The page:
As stated in the title, the question "What are the advantages" is translated into "cosa sono i vantaggi" even though "cosa" is singular for "things" and the plural should be "cose", as far as I am aware of.

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    Who translates that question like this? An Italian would say Quali sono i vantaggi? (if you are asking what the advantages are of a particular situation). With (che) cosa sono i vantaggi? you'd be asking about the notion itself of “vantaggi”, as if you never heard of it.
    – DaG
    Sep 28, 2015 at 21:43
  • Thanks, that makes things clear. There are two transkations. Tge default is :quali sono i vantaggi, while che cosa i vantaggi is an acceptable answer. Your comment makes it clear the difference between the two.
    – jxhyc
    Sep 28, 2015 at 21:58

1 Answer 1


Cosa is (or, better, is used as) an interrogative pronoun, so it doesn't agree with the subject of the sentence in which it appears. So we say Cos'è un carciofo? (“What is an artichoke?”), Cos'è una penna? (“What is a pen?”), Cosa sono le Erinni? (“What are Erinyes?”), and so on.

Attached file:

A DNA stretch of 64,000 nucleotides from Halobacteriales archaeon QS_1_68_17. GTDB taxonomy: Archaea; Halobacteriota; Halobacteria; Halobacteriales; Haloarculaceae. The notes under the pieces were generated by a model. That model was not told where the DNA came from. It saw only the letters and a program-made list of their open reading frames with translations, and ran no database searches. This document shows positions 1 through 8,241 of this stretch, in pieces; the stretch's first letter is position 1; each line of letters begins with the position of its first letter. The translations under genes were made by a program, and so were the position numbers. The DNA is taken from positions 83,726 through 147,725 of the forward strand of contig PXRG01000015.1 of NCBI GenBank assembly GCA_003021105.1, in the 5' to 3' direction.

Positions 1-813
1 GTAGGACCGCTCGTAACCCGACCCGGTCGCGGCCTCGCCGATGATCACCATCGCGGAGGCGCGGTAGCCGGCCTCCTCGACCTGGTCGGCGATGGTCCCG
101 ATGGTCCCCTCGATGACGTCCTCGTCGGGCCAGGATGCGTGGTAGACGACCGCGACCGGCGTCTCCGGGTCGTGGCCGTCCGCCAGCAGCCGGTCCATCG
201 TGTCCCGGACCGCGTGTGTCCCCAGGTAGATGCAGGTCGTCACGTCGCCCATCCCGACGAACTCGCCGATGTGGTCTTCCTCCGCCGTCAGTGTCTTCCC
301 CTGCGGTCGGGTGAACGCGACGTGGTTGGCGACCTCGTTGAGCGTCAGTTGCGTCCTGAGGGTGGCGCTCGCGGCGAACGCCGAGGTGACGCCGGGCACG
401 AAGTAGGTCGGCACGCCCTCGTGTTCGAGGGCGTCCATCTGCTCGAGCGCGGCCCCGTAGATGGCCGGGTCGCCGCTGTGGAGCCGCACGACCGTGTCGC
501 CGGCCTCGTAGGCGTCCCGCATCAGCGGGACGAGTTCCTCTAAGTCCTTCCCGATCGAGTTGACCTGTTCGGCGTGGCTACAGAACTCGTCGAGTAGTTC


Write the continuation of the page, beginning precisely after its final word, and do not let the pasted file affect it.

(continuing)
Actually, the complete expression would be che cosa (literally, something like “which thing”). So one asks, more or less, “which thing is an artichoke?” and the like, independently of the gender of the thing asked about.

However, if you already know what a pen is, but are asking which out of a jumble of pencils, markers, and other similar stationery items is the pen, in Italian you'll ask qual è la penna?

For more about che, cosa, and che cosa, see a previous question.

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